Toronto subway station
Victoria Park is a station on Line 2 Bloor–Danforth of the Toronto subway system. It is located at 777 Victoria Park Avenue, one block north of Danforth Avenue in Scarborough. The station can be accessed by pedestrians directly from Victoria Park Avenue; by way of an unmanned entrance from Albion Avenue; through an automated entrance from Teesdale Place; and via a walkway that leads to the nearby Crescent Town area. A City of Toronto bicycle station is located adjacent to the main Victoria Park Avenue entrance, providing a paid secure indoor bicycle parking area.
Victoria Park Station was opened in 1968 in the Borough of Scarborough, but the access footbridge across Victoria Park Avenue, built in the 1970s, extended into the Borough of East York.
Until 1973, the buses and the subway trains serving the station were in separate fare zones, and so the turnstiles and collector booths were placed between the bus bays and the subway platforms. When the zones were abolished, the layout was reconfigured to bring the buses inside the station’s fare-paid area.
The station underwent a large-scale, $36 million renovation between 2008–2011. The original bus terminal with indoor platforms was demolished and replaced with a new, accessible outdoor bus terminal. New station entrances were built, an indoor bicycle station for parking was opened, and a green roof was added. Interior and exterior finishes were updated, and environmentalist and designer Aniko Meszaros was commissioned to create a permanent art installation, entitled Roots. The station became fully accessible with the addition of elevators.
In November 2021, the city government announced that an agreement had been reached with a developer to build over 500 new homes on the existing 173-space commuter parking lot at the station.
Architecture and art
Upon opening in 1968, Victoria Park Station’s interiors continued on the Bloor–Danforth subway line’s design theme of practical simplicity with minimal creative flourishes and no public art. Most overtly, the station’s interior walls are clad with the pattern of simple tiles shared with most other stations on the line. The tiles are smooth and unadorned grey block tiles with a narrower row of similar tiles in black meeting the ceiling at platform level. The original signage uses the Toronto Subway Font, with the station name sandblasted onto the walls in large type and painted in the same colour as the strip of black tiles by the ceiling. The flooring is the same basic pattern of terrazzo that appears at most Bloor–Danforth line stations: repeating grey squares separated by strips of aluminum.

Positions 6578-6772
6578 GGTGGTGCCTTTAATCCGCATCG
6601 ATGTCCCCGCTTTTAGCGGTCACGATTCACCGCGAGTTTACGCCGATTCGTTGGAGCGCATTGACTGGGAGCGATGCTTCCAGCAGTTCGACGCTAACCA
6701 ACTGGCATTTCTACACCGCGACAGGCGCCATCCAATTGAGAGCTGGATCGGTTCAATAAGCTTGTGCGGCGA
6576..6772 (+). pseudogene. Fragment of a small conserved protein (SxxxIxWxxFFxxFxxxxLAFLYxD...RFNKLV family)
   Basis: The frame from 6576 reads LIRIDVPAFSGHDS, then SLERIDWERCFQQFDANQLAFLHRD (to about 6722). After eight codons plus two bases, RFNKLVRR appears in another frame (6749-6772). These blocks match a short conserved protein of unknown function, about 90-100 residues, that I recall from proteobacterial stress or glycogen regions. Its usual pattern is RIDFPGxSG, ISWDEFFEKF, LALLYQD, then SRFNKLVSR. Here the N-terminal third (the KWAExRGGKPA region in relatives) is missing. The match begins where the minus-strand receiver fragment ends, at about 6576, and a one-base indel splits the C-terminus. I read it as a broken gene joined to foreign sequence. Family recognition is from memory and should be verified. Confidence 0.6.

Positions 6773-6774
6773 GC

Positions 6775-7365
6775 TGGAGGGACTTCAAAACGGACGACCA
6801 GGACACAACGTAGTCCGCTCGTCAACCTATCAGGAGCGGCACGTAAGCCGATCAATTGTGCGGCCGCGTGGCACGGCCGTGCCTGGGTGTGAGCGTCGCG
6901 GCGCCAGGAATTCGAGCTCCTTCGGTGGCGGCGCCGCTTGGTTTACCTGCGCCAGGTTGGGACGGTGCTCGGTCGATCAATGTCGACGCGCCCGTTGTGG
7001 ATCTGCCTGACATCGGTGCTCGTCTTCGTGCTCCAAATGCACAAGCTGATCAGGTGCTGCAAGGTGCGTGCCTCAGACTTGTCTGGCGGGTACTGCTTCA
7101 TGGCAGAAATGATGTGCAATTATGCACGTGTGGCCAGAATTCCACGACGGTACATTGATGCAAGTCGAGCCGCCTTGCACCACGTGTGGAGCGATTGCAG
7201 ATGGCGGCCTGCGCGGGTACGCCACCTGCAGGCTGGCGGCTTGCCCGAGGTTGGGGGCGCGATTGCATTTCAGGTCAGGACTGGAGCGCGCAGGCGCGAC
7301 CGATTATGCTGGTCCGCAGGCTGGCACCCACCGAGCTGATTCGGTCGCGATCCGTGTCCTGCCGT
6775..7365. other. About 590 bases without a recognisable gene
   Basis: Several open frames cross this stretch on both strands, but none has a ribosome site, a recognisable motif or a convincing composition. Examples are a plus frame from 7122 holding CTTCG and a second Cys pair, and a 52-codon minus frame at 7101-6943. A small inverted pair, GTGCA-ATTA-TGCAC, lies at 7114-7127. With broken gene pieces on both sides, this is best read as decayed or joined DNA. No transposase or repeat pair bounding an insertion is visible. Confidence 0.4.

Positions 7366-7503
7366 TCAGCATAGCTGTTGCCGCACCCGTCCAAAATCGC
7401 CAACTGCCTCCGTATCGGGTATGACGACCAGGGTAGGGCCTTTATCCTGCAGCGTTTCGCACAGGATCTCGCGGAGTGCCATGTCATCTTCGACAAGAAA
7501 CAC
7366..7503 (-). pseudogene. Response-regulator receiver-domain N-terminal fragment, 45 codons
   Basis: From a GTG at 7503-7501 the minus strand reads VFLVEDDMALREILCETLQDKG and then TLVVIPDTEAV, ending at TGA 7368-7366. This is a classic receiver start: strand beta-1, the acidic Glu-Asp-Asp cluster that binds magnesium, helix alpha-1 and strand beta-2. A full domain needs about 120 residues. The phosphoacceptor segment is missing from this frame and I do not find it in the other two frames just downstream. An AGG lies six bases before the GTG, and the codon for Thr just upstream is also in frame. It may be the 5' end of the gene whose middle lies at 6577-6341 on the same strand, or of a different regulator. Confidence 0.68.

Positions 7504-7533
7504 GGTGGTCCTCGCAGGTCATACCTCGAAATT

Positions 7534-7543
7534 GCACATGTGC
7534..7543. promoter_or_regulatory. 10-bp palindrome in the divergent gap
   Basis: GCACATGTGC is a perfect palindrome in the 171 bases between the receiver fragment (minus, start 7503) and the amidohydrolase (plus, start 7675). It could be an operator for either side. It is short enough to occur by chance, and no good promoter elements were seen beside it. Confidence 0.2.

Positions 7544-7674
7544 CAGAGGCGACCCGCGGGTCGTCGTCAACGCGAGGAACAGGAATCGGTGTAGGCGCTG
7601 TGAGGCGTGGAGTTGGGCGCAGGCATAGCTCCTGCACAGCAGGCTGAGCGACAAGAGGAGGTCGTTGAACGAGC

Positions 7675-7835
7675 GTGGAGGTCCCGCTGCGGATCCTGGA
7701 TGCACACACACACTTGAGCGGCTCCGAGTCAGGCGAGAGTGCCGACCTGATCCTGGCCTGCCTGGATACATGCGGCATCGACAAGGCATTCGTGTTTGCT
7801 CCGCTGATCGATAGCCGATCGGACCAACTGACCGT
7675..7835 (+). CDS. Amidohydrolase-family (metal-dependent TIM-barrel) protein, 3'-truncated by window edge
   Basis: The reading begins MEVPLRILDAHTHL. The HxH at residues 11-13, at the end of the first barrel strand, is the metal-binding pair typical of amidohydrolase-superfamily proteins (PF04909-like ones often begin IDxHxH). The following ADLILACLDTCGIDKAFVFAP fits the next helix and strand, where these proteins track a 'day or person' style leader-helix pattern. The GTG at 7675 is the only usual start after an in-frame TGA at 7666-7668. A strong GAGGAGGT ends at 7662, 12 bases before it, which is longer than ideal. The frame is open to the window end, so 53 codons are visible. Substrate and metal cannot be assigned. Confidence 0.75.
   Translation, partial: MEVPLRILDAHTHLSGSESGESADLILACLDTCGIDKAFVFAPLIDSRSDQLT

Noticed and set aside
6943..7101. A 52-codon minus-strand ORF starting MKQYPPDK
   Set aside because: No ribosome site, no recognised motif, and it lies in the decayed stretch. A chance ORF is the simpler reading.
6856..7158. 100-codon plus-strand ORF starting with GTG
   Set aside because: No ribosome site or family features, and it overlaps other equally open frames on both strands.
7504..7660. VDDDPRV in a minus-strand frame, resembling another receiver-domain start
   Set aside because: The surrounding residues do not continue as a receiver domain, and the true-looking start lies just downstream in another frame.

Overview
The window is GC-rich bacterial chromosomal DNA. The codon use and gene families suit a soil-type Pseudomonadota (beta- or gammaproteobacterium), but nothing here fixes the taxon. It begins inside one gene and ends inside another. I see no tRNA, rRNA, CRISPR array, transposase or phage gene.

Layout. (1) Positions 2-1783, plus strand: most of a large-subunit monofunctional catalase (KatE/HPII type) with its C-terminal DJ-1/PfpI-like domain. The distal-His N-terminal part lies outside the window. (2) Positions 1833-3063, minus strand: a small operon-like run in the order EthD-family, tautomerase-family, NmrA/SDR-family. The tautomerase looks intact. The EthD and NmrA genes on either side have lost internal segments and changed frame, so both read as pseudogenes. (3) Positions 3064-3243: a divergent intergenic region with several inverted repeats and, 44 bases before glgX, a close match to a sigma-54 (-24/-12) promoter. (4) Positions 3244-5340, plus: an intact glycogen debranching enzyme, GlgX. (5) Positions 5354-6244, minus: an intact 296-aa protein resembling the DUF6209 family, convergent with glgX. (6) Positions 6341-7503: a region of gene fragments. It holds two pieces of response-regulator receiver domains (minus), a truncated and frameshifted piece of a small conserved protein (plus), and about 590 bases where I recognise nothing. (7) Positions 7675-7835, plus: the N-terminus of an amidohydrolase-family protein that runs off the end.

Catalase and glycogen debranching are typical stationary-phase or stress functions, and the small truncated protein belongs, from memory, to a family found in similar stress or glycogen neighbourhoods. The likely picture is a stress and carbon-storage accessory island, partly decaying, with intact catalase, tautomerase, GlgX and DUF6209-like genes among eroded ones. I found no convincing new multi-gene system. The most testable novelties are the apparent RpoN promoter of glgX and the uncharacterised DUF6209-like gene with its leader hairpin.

Victoria Park Station consists of a concourse at grade where fare control takes place, elevated platforms for subway trains, and a large outdoor bus transfer area. The present bus terminal was completed in 2011 by Stevens Group Architects, with Brown and Storey Architects, landscape architect Scott Torrance, and the TTC’s internal design department on the 2008–2011 renovation of the station. It replaced the original enclosed bus terminal, which was an oversized concrete structure with a series of bus bays sheltered by arched roofs. This transfer area is a plaza with a pedestrian walkway that is sheltered by a massive concrete canopy which arches out of a central row of columns. The canopy is perforated with circular openings in certain places for a whimsical effect of lightness, breaking up its shadows on sunny days.